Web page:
oppn parties Cryptocurrencies: Making A Comeback

News Snippets

  • Supreme Court approves two-child norm for government jobs in Rajasthan
  • DMK issues rocket ad with Chinese flag, PM Modi slams party
  • BJP alleges that Congress workers raised slogans like 'Pakistan jindabad' outside Karnataka assembly after the results for the RS polls were declared. CM Siddaramaiah promises stern action if claim found true
  • Calcutta HC says any agency can arrest absconding Sandeshkhali TMC strongman Sk Shahjahan
  • Himachal Pradesh Speaker suspends 15 BJP MLAs for unruly behaviour
  • Joint teams of Navy, NCB and Gujarat ATS seized a boat with 3200kgs of narcotics in high seas off Gujarat coast. Five crew members were also arrested
  • Centre tells Supreme Court that economic disaster will follow if states are allowed to tax mineral land
  • NCLT asks Byju's to keep rights issue funds in a different account
  • Sunil Bharti Mittal of Bharti Enterprises was conferred the honorary Knighthood by Britain's King Charles III for services rendered in furthering business relations between the UK & India
  • RIL to merge Viacom18 with Disney's Star in $8.5bn deal, Nita Ambani to lead the board of merged entity
  • Vodafone Idea shares fall nearly 15% over fears of huge fund raising
  • Stock markets crash on Wednesday: Sensex loses 790 points to 72304 and Nifty 247 points to 21951
  • BCCI gets tough, removes Shreyas Iyer and Ishan Kishan from central contracts for missing Ranji Trophy. In a first, it starts fast bowling contracts to reward emerging players like Akash Deep and four others
  • Tennis: Sumit Nagal loses in first round of Dubai Duty Free tournament
  • WPL: UP Warriorz beat Mumbai Indians by 7 wickets
Bengal police arrests TMC leader Sk Shahjahan, the prime accused in the Sandeshkhali disturbances
oppn parties
Cryptocurrencies: Making A Comeback

By Sunil Garodia

About the Author

Sunil Garodia Editor-in-Chief of indiacommentary.com. Current Affairs analyst and political commentator.

This June, cryptocurrency Bitcoin once again breached the $10000 barrier. It was after one year that Bitcoin reached this level and it was triple of what it was fetching in 2018. So why are investors once again flocking to buy the digital 'coin'? Why is there a renewed interest in something that is neither widely accepted nor legal in most parts of the world? Ever since Bitcoin touched dizzying heights (it touched $19783 in December 2017), financial regulators the world over, especially in emerging economies, have advised governments to ban it.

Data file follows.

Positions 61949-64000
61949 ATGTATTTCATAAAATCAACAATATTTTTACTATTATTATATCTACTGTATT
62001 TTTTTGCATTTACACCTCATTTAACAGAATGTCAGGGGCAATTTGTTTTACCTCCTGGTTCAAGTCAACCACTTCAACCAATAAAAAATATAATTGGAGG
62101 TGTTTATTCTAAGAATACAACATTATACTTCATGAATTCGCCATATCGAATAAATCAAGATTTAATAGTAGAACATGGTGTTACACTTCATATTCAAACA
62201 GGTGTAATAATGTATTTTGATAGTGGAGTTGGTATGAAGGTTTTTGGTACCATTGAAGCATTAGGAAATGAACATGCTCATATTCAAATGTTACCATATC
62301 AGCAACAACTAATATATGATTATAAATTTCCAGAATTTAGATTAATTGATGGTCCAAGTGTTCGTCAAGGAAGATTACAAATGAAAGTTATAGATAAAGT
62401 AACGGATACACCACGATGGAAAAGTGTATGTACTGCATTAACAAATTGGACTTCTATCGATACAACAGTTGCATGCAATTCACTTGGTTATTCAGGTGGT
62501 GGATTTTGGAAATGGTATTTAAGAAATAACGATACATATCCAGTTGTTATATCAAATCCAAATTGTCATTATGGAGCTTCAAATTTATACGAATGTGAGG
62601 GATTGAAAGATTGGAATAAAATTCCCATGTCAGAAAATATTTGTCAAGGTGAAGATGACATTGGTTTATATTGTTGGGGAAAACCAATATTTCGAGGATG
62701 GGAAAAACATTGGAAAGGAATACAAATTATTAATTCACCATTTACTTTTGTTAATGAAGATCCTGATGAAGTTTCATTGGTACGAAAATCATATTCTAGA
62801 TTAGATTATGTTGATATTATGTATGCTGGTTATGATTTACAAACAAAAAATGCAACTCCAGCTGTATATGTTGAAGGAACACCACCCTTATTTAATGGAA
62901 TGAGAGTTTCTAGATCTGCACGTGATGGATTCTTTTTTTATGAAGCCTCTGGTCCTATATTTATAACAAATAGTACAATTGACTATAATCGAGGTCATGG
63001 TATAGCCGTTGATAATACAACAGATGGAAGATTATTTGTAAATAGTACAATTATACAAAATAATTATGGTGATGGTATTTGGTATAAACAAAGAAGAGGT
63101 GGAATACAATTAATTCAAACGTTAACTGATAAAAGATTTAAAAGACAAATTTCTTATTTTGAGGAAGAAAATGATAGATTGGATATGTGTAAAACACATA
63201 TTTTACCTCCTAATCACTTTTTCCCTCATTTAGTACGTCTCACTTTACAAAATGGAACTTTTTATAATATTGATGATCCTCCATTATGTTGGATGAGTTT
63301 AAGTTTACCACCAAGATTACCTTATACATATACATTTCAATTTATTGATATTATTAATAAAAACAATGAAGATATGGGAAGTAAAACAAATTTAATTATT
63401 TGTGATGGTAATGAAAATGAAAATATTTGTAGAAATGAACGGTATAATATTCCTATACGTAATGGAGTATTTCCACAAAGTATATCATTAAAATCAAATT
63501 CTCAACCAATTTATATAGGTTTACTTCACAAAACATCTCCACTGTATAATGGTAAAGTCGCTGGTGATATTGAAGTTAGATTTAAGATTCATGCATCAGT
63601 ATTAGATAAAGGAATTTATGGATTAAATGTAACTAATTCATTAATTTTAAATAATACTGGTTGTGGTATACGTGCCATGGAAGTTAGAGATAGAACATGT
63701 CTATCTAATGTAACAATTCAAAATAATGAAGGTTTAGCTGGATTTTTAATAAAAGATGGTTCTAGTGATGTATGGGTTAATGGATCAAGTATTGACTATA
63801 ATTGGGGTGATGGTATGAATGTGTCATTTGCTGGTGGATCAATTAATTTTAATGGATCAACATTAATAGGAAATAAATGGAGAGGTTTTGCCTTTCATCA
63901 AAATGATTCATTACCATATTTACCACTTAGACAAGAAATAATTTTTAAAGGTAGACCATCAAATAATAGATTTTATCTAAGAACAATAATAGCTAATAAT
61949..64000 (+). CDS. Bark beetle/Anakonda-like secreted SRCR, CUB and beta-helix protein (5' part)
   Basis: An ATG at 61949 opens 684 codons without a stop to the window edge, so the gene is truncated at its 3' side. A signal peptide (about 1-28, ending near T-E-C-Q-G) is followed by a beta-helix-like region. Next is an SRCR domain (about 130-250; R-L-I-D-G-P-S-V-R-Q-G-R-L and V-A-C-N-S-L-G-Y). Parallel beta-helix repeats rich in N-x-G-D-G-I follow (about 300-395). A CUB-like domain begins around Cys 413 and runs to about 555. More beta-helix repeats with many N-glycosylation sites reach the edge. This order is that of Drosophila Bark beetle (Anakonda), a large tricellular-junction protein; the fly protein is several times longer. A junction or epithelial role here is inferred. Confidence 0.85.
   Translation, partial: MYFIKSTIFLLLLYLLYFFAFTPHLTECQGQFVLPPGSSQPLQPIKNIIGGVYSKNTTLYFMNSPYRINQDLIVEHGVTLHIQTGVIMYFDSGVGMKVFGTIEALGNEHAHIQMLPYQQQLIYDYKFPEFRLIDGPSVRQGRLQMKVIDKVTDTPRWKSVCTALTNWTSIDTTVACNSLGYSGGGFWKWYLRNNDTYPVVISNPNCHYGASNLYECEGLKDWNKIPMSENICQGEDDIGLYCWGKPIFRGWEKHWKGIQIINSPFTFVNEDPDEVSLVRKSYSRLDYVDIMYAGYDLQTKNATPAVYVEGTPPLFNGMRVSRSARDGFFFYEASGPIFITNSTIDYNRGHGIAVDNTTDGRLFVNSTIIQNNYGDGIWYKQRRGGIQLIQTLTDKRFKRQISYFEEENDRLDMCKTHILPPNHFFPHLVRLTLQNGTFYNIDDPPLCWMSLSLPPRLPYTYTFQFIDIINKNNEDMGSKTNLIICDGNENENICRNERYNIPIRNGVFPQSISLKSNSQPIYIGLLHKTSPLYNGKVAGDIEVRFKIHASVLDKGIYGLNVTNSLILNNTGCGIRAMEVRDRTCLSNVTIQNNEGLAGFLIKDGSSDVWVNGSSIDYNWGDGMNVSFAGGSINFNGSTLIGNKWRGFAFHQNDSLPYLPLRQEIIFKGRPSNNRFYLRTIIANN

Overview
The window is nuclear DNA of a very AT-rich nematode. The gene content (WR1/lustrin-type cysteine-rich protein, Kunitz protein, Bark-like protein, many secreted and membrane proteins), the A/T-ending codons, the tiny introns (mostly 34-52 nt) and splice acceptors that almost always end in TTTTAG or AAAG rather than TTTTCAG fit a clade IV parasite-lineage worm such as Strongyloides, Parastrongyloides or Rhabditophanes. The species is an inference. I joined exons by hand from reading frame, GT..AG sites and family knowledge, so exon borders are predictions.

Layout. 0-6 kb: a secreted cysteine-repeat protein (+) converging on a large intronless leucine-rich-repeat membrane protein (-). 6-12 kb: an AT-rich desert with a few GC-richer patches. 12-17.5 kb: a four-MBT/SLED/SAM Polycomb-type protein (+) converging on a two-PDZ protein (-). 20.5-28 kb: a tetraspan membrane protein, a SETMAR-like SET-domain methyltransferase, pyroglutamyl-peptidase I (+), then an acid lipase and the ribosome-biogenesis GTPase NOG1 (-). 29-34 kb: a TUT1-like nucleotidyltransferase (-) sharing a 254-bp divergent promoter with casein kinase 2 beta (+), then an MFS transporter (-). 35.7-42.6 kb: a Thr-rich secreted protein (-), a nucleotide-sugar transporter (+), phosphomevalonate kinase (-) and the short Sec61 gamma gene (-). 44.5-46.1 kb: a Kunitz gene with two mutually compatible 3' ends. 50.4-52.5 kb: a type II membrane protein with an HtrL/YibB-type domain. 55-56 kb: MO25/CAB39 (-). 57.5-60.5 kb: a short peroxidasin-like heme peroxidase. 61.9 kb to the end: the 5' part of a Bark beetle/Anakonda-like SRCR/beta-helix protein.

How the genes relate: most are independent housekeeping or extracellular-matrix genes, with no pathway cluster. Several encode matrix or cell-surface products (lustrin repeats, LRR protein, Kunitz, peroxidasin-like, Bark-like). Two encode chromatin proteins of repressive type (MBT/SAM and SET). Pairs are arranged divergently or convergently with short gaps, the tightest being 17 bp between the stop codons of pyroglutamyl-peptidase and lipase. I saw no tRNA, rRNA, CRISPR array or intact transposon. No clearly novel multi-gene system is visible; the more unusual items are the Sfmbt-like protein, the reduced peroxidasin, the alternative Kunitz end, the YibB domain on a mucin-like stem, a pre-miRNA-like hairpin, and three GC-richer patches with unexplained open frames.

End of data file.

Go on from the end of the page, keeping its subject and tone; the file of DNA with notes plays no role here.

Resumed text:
In fact, in India, a committee headed by ex-finance secretary Subhash Chandra Garg has recently put its report in the public domain. The report recommends that India should ban mining, holding, investing in or even providing services to facilitate any or all of these. In the same breath, the report also recommends that the government can think of floating its own digital currency if it so wishes. Hence, the committee is neither against the technology nor its viability. It is essentially against the private ownership of companies that facilitate these cryptocurrencies.

So is the cryptocurrency market maturing and more informed investors coming in after the initial hype that brought in the uninformed and the me-too walas, who more often than not burned their fingers and pockets? The present upswing, sans the hype, indicates as much. As Bitcoin outperforms other asset classes, even conservative fund managers and skeptics will not like to miss out. Further, cryptocurrency is being made mainstream with offerings from Facebook and JP Morgan.

Facebook has unveiled that it is going to launch its cryptocurrency Libra anytime soon. JP Morgan is also coming out with JPCoin. It needs reminding that James Dimon, the CEO of JP Morgan Chase had initially said that cryptocurrencies were a fraud but he later regretted making that statement. Other mainstream firms in the financial world are offering custodian services or online trading platforms, changing the nature of investment in crypto currencies.

Although trading volumes are nowhere near the high of 2017, the market structure has changed completely (there are less of speculators now and more of investors) and this bodes well for the stability of the asset. Benefits of the blockchain technology that drives the cryptocurrencies are being widely and increasingly recognized all over the world. If a worldwide standard is developed and financial regulators shed their opposition, the asset class may still emerge as the currency of the future.